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All I know to tell you is that one of the wires is 12v one of the other wires is somewhere around 2.75-3v. You want the lower voltage one. The other wire is the ground. You will have to use a volt meter to check them out. Remember to turn the key on or you may be scratching your head for awhile.
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Old 07-03-2008, 03:04 PM   #24 (permalink)
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Thanks justpassntime:

I will spend little more time to find those wires and measure and see that it will work or not.

I know nothing, I may be wrong, I think that If car at high atmospheric, Air contains less Oxygen, So ECU picks up this condition and reduce fuels and it causes slightly lean burn.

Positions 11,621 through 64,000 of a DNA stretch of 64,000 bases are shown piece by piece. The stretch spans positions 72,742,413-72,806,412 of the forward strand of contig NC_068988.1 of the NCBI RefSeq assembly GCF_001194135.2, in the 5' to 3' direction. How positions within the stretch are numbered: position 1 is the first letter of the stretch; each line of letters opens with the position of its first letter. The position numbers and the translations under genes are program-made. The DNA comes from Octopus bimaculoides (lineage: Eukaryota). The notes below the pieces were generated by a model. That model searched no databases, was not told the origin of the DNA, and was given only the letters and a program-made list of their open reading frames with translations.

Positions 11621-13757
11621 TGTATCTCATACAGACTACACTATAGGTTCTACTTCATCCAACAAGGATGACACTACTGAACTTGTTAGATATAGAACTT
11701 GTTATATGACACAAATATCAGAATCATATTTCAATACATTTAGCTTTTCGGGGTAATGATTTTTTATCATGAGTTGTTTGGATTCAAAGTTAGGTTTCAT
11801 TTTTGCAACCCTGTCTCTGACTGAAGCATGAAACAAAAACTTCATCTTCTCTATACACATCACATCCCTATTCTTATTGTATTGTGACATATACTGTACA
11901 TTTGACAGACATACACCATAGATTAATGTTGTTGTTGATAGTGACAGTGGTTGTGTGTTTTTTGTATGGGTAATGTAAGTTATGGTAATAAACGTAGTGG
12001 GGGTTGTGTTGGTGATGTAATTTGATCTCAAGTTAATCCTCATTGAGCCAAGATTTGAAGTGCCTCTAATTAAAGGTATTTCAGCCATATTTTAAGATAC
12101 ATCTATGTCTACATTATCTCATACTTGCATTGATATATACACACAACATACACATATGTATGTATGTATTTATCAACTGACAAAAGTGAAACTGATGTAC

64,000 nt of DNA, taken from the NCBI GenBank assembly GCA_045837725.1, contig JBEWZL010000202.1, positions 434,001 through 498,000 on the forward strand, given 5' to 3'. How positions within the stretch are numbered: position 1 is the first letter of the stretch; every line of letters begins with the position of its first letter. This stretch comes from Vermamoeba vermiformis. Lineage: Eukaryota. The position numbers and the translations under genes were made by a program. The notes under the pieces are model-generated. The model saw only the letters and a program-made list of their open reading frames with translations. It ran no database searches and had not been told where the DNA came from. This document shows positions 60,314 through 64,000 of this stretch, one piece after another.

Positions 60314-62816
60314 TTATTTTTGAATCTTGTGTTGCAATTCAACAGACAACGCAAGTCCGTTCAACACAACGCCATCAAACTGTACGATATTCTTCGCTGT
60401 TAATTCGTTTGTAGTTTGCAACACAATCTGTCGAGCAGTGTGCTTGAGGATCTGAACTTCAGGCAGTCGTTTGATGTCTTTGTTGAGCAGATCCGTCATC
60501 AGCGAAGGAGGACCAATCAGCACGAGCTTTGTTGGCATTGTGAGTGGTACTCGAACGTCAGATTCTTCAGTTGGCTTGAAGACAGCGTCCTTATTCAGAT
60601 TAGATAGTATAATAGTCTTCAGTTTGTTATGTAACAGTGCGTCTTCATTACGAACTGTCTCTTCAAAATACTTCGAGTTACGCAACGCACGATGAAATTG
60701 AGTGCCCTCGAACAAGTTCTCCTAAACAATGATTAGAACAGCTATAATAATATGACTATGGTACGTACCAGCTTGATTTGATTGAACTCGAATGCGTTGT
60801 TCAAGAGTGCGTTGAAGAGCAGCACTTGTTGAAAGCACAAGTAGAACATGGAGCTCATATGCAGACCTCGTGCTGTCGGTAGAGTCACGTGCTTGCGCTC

I will let you know It works for me or not.

Thanks anyway
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Old 07-03-2008, 03:17 PM   #25 (permalink)
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Quote:
Originally Posted by klrv6 View Post
I was thinking the same thing. Until you can go into the ecu and tell it what afr to run at, just lie to it about the load it's under. It will go to another *lighter* part of the fuel map and put in less fuel. Just be careful...
For my car, 1.5L 89 Honda Civic wagon, I saw a sample of Fuel map of my car, It seems that we can fool ECU to think that " Lighter load" by offset MAP sensor resistor value by resistor. It will offset fuel map easily too.

Of course, If we can change ECU fuel map easily, It is a better choice, We can fine tune is for best fuel map for fuel economy VS power.

Both Map or Atmospheric sesor mod are dirt cheap, below $1, ECU fuel map modify cost more money and it needs time to learn this editing program, That fuel map.... better but a lots harder...
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Old 07-04-2008, 09:31 PM   #26 (permalink)
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Well, I find that SuperMid, It looks like that it is hard to get it and not cheap, and my car only worth few hundred dollars.....